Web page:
Broughton fought proposed anti-astrology legislation in Pennsylvania, most notably by starting the Monthly Planet Reader and Astrological Journal in 1860, but his efforts were unsuccessful. Pennsylvania banned astrology in 1861. Broughton stuck it out for two more years, then in 1863 left for New York .

In 1864 Broughton forecast the re-election of President Lincoln, adding, I might here state, that shortly after the election is over, Mr. Lincoln will have a number of evil aspects afflicting his nativity. . . . they will then be in operation in Nov. and Dec. of this year. During these months, let him be especially on his guard against attempts to take his life, by such as fire arms and infernal machines.

In this book are charts for both Lincoln's and Garfield's assassinations, as well as for the murders for which Lizzie Borden was accused, and also the natal charts of Queen Victoria, Presidents George Washington, William McKinley, Grover Cleveland, William Henry Harrison and Ulysses Simpson Grant. Broughton read charts primarily by means of houses and at one point neatly disposes of equal houses, in favor of Placidus, which he knew of as Dalton's Tables (Daltons now out of print). There are extensive delineations of physical appearance, as well as notes on rectification by means of appearance.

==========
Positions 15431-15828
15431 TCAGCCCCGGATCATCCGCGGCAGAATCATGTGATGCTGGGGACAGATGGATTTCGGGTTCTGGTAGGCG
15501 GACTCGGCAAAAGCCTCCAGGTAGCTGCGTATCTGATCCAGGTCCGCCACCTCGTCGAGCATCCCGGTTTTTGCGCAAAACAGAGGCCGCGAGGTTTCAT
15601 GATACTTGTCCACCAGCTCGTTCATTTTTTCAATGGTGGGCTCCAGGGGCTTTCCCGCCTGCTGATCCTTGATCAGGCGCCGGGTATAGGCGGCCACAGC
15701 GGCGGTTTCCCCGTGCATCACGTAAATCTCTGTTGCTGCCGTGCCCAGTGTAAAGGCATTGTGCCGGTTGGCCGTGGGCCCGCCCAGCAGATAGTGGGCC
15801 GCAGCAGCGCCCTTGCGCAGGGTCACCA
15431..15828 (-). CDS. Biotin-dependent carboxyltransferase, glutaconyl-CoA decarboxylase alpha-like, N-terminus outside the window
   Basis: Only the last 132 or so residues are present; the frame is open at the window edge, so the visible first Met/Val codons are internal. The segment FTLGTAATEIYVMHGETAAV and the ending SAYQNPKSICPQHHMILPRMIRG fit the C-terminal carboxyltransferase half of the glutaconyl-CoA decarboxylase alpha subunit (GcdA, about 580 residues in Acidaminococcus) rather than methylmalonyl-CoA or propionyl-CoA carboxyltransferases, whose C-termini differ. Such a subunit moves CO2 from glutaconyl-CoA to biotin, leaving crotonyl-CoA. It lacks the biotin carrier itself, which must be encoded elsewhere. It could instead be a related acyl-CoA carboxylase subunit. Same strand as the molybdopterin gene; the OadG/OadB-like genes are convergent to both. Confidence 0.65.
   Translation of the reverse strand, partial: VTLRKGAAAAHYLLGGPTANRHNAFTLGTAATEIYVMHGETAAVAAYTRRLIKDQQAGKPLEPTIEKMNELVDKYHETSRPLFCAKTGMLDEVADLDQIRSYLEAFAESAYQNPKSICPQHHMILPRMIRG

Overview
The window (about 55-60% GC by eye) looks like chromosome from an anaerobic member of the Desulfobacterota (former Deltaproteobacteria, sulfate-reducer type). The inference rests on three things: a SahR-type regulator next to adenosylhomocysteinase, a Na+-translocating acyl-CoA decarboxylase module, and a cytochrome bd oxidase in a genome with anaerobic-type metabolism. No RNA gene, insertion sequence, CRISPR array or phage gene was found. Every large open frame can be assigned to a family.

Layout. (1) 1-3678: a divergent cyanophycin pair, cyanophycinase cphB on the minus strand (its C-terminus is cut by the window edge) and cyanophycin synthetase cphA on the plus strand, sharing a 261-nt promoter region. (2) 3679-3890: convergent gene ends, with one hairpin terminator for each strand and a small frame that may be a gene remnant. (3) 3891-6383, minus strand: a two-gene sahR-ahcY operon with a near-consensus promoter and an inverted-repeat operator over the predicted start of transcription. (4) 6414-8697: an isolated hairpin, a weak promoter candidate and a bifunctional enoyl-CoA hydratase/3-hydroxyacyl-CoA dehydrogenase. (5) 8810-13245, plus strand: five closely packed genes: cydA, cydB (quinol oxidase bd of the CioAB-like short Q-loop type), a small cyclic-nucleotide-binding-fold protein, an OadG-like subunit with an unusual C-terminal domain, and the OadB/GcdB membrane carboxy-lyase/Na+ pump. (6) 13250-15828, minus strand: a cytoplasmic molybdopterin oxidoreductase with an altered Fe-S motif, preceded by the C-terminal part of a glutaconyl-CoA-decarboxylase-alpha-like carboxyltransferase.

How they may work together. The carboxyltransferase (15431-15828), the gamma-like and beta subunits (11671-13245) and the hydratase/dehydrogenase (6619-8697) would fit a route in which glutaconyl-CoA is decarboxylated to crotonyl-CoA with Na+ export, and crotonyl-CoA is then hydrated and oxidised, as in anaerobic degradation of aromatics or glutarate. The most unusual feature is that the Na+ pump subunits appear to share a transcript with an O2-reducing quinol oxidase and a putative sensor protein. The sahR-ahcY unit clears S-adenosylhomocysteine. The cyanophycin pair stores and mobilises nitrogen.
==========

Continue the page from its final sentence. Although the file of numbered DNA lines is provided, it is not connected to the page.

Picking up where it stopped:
The times in which Broughton lived were hard. No respectable person openly admitted he was an astrologer, though many practiced in secret. At the time many astrologers hid behind code names, a practice that continued into the 20th century and included Sepharial, among others. In New York, Broughton, who went under his real name, was libeled, his mail stolen, his lectures disrupted, his family assaulted. The police were called, but the charges were dismissed by a hostile judge. Yet he persevered.

This 500 page book reads a lot like one of my weekly articles: Direct, personable, immediate, with its flaws fully acknowledged and on display. This is the distillation of a working astrologer of a century ago, before there was astropsychology, Sabian Symbols, New Age, and all the rest.

One of the most interesting and unique sections of the book is on planetary hours. Broughton only learned about them as an adult. He found they worked, and quickly adopted them in his daily life. He attributed much of his success as a physican to the use of planetary hours. In the book he writes,